Jean Verville lines Montreal row house with sculptural plywood interiors

Jean Verville Architectes has completed a residence in Montreal where nearly every surface is made of plywood for a “minimalist, functional, artistic experiment”.

The MB House is a two-storey property in Montreal’s Plateau Mont-Royal neighbourhood, a residential area that was initially made up of industrial and working-class residential buildings.

Jean Verville MB House white exterior facade
Jean Verville Architects designed the home on a block of row houses

Jean Verville Architectes has completed a thorough renovation for a couple that was interested in the sculptural and experimental qualities of the Montreal-based architect’s work.

“The MB concept was born from a series of creative encounters with clients, me and my studio in order to imagine a place to live completely imbued with artistic expression rather than usual domesticity,” Jean Verville told Dezeen.

Jean Verville interior
The structure is oriented around a series of sculptural wooden blocks and panels

“The project has become the expression of an inhabitable wood sculpture,” the architect added.

The exterior walls of the small brick building were left completely white, which highlights the warm colour of the plywood inside.

MB house Jean Verville
The home was designed to give the inhabitants a daily artistic experience, which is reflected in the project photography

The 140-square-metre (459-square-foot) house was renovated completely, including large sections of the floors that were removed to strategically create double-height spaces for the communal areas.

On the ground floor, the kitchen, living and dining room are aligned along one side of an open, central staircase. A corridor on the other side helps organise circulation and provides access to concealed storage spaces.

Jean Verville MB House interior
Recesses and passageways delineate the space in a sculptural manner

Key elements that could not be made of wood, such as the kitchen appliances and sofas, are all white.

A similar approach was used for the bathrooms, which have white tiles, fixtures, and finishes on every surface.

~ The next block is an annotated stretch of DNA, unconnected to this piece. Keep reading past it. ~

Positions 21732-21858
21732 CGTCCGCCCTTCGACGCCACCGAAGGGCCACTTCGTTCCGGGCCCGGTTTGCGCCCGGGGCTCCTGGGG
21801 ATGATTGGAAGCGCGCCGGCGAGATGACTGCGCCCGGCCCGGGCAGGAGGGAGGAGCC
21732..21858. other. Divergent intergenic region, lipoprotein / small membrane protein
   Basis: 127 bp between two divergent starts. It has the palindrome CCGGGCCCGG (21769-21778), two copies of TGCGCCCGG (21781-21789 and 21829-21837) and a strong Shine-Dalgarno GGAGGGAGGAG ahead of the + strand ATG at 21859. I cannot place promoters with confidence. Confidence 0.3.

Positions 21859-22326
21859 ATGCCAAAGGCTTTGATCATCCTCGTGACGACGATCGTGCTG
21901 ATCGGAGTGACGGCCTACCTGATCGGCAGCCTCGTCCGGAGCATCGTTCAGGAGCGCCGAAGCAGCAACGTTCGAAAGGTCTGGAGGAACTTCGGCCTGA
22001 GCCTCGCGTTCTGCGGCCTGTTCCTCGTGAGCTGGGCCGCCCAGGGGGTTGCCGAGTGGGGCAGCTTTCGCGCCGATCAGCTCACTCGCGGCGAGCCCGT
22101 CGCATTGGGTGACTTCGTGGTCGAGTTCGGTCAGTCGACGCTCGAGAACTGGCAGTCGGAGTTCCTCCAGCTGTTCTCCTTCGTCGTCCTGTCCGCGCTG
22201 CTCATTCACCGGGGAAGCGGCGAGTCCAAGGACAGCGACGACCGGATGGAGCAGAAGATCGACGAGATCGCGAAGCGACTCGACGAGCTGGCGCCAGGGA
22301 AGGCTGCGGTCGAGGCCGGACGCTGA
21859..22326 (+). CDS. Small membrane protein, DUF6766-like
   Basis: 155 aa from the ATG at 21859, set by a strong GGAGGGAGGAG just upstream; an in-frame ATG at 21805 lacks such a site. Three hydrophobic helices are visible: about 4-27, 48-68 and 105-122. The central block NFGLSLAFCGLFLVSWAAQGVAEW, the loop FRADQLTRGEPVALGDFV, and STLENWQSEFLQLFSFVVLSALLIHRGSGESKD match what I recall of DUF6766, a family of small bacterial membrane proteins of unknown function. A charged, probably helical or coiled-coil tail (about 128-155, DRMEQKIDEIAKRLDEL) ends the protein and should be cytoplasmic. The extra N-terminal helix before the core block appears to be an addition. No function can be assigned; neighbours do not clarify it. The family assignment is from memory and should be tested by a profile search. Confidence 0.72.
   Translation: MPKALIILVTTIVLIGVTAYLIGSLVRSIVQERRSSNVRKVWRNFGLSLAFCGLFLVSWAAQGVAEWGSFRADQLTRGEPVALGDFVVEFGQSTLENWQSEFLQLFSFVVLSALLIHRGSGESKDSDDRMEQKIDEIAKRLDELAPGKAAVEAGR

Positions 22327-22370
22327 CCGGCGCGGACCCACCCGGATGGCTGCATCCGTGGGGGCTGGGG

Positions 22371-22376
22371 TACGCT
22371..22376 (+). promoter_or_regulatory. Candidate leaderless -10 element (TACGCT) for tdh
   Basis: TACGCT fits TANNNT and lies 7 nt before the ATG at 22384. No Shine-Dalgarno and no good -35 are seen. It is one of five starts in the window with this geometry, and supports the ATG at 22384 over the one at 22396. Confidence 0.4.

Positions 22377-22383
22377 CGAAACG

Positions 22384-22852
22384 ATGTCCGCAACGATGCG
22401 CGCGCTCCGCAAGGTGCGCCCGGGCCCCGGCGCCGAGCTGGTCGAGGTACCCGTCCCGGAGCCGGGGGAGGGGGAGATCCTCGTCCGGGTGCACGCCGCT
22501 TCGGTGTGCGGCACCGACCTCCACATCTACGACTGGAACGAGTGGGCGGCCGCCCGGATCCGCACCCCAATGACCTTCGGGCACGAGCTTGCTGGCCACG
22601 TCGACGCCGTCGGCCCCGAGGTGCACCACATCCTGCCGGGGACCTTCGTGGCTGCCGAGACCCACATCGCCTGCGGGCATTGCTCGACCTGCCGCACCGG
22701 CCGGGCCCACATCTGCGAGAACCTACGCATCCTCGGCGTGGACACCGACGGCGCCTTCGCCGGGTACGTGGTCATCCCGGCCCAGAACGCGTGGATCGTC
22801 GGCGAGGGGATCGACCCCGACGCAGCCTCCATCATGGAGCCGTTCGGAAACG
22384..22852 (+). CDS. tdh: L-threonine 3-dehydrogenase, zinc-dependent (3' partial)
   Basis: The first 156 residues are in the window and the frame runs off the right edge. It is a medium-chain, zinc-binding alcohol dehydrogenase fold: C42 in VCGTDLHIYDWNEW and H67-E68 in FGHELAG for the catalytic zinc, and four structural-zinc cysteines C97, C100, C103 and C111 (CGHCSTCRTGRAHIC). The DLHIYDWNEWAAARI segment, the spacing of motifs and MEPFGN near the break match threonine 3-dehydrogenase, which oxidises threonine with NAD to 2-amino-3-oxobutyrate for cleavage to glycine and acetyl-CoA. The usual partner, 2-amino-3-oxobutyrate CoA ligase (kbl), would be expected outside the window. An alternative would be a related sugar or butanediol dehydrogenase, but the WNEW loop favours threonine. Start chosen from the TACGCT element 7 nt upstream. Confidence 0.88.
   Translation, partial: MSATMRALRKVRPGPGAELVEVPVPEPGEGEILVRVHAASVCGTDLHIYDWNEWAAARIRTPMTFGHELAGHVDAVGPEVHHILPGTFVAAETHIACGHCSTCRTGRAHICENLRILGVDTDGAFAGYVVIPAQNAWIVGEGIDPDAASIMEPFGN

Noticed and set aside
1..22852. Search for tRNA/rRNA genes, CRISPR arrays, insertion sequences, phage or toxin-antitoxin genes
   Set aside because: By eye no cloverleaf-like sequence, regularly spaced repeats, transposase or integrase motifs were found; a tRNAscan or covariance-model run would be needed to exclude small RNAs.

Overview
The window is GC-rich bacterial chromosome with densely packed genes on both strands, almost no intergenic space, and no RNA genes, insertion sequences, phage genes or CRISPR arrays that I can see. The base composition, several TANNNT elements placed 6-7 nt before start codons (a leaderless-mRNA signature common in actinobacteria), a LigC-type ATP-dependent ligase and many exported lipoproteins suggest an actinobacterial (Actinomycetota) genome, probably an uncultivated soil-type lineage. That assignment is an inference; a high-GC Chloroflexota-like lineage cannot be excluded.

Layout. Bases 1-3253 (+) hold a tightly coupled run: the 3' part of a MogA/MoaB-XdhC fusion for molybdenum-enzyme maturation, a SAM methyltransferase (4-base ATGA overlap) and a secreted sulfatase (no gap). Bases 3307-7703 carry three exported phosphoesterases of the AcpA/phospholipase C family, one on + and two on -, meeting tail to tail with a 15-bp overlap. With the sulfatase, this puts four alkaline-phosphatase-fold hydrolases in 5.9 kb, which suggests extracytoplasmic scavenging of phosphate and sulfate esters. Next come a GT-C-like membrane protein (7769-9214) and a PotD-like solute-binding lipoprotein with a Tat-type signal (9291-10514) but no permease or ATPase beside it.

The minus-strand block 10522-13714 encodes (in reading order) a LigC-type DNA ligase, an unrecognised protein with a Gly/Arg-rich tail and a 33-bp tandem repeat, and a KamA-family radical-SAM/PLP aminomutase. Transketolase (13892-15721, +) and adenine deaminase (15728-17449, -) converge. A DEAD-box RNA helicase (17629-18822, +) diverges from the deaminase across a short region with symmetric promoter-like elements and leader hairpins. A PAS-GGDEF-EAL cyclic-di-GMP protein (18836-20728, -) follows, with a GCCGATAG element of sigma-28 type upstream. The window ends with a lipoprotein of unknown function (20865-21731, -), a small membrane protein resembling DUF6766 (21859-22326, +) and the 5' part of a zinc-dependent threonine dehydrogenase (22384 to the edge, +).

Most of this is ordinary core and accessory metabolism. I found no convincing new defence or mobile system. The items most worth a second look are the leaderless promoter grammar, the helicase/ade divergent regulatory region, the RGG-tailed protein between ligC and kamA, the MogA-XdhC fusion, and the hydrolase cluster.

“Focusing as much on compactness as on organisational interrelationships, the development of the architectural system requires its users to scrutinise their habits, and question the needs related to their daily life,” said Jean Verville Architectes.

Upstairs, there are two bedrooms and a large office. Because of the openings created in the floor on this level, there are moments that overlook the spaces below, such as a landing located immediately above the kitchen and living room.

MB house bathroom
The furniture and tiling is white to contrast the all-wood interiors

Jean Verville Architectes also designed custom lighting throughout the home, which is integrated into thin stripes within the wood panels on the ceilings and certain walls.

The studio is known for its sculptural, unusual, and playful creations. Other homes that the studio has completed include a residence with a “golden ribbon” running through it and a monochrome home that is illuminated by a gridded lightwell that casts geometric shadows on the interior surfaces.

The photography is by Maxime Brouillet.

Project credits:

Clients: Benjamin Boller, Mathieu Denécheau
Team studio Jean Verville Architectes: Jean Verville, architect (lead architect); Tania Paula Garza Rico, architect (studio director); France Goneau (artistic advisor); François Bodlet, architect; Rémi St-Pierre, architect; Samuel Landry, MA architecture; Camille Asselin, MA architecture; Jacob Éthier, MA architecture candidate; Bahia Burias, MA architecture candidate; Alexandre Meloche, MA architecture
Contractor: Le Pierre Rénovation
Cabinet maker: CST, Steeve Tousignant

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